|The Famous San Diego Chicken|
|Portrayed by||Ted Giannoulas|
The San Diego Chicken, also known as The Famous Chicken, the KGB Chicken or just The Chicken, is a sports mascot played by Ted Giannoulas.
The character originated[when?] in an animated TV commercial for KGB-FM Radio in San Diego. Writer, cartoonist, and actor Brian Narelle was working for Odyssey Productions and offered to animate an acrobatic chicken as part of a commercial contract bid. Narelle went on to direct and animate the commercial as well as create cartoon art for the campaign.
In March 1974, Giannoulas was hired to wear the first chicken suit. At the time he was a 20-year-old journalism major at San Diego State University. He was originally from Canada but had attended Hoover High School in San Diego. The Chicken's first appearance was a KGB promotion to distribute Easter eggs to children at the San Diego Zoo. After his first appearance, Giannoulas, a lifetime baseball fan, approached the San Diego Padres front office. "I'll bet I could get into games free in this get up," he thought. He was allowed to wander throughout the stands at Padres games, and if someone said "lay one on me," The Chicken would "lay" an egg containing a prize via his leggings. He soon took to the field and, he recalled, "discovered a side of my personality I did not know existed, almost a Jekyll and Hyde thing." Once on the field, he demonstrated a remarkable ability to mime, joke with players and umpires, and connect with fans. Padres' attendance, which had been the lowest in the league, doubled that summer.
The Chicken, whose antics entertained steadily larger crowds, began to add appearances at concerts and sporting events, while continuing to perform at more than 520 San Diego Padres games in a row. The Chicken also appeared at many San Diego Clippers basketball games before the team moved to Los Angeles. San Diego sports reporter Jack Murphy described him as an "embryonic Charlie Chaplin in chicken feathers".
Conflict emerged between KGB Radio and Giannoulas, and he was fired on May 3, 1979. Another unnamed employee was hired to don a chicken outfit at a Padres game. Fans, many of whom were aware that Giannoulas was not in the outfit, booed the chicken loudly, forcing him off the field. After a lawsuit was decided in Giannoulas's favor in June 1979 by Judge Raul Rosado, Giannoulas was allowed to continue to perform in a chicken costume, although not the same one as the original. His new persona, the self-styled "Famous Chicken", emerged from an egg at a "Grand Hatching" seen by 47,000 people at a Padres game at Jack Murphy Stadium, as the sound system played the introduction to "Also sprach Zarathustra", the theme notably used in 2001: A Space Odyssey.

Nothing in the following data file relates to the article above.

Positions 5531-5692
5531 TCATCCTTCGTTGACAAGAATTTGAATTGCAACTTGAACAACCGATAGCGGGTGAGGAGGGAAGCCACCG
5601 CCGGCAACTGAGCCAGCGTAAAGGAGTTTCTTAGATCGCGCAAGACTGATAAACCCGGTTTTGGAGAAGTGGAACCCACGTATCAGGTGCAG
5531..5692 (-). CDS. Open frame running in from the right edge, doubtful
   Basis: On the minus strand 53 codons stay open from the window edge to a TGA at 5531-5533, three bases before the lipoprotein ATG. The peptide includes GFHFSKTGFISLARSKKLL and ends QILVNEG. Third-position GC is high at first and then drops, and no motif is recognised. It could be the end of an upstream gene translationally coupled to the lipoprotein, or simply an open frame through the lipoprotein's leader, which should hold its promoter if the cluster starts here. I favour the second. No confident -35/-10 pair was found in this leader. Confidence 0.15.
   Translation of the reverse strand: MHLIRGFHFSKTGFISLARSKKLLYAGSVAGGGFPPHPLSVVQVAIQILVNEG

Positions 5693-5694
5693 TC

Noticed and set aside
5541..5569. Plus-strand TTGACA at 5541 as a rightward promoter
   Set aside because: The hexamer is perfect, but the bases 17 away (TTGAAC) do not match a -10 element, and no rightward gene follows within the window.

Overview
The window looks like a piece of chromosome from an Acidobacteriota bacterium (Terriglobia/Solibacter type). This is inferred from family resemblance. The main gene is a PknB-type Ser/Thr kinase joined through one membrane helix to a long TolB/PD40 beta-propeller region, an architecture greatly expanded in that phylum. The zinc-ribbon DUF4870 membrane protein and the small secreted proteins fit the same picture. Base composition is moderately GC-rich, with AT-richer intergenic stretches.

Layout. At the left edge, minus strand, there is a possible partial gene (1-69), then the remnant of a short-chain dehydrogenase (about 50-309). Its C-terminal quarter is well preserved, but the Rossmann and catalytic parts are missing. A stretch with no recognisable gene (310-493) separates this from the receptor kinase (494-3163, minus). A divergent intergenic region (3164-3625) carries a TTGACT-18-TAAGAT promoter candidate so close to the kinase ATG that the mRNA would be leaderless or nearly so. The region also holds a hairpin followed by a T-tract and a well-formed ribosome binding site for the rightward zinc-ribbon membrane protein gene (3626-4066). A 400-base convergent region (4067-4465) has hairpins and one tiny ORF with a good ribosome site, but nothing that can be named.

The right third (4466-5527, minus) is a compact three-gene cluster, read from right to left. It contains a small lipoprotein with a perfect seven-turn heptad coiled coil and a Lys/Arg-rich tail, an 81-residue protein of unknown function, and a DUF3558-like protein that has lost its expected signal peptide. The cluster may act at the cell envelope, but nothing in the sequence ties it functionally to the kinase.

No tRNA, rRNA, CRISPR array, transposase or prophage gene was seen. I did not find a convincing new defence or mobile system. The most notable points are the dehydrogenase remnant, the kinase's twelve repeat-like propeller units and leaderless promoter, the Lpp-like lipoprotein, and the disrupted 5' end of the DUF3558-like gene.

Beginning in 1981, Giannoulas co-starred on the Saturday morning children's television series The Baseball Bunch, alongside noted Cincinnati Reds catcher Johnny Bench and Los Angeles Dodgers manager Tommy Lasorda. The local Emmy Award winning series ran for five seasons and featured The Famous Chicken as the comic foil to Bench as he attempted to mentor a fictional baseball team of Little League-aged children. In his 1984 review of the show, Miami Herald sports writer Bob Rubin praised Giannoulas' contribution to the series, writing, "The Chicken may be the most gifted physical comic since Curley, Larry and Moe."
Following an incident during an NBA game in 1991, a Chicago, Illinois jury ordered Giannoulas to pay $300,000 to a Chicago Bulls cheerleader injured when The Chicken tackled her on the basketball court.
In 1998, the owners of the Barney & Friends children's television show on PBS sued Giannoulas for copyright and trademark infringement, over a sketch in which The Chicken engages in a slapstick dance contest against a Barney-like character. Giannoulas prevailed in the suit and recovered his attorneys' fees, based on the court's determination that his sketch was a legitimate parody, and therefore protected speech.
The success of the Famous Chicken helped lead to mascots becoming widespread throughout professional sports, particularly Major League Baseball. The Chicken was named one of the 100 most powerful people in sports for the 20th century by The Sporting News. The pop culture publication Spy referred to Giannoulas as the Laurence Olivier of sports mascots, and The New York Times called him "perhaps the most influential mascot in sports history."
By 2015, The Chicken was reported to have made 5,100 appearances in 917 different facilities, 50 states, and eight countries, wearing out more than 100 chicken suits.
As of August 2016, after 42 years of playing The Chicken, Giannoulas was still making appearances across the United States, albeit at a slower pace, performing at 11 ballparks in July and August of that year. He expressed uncertainty about how long he would continue, or whether he would appoint a successor. "It's not the end," he was quoted as saying, "but I can see it from here."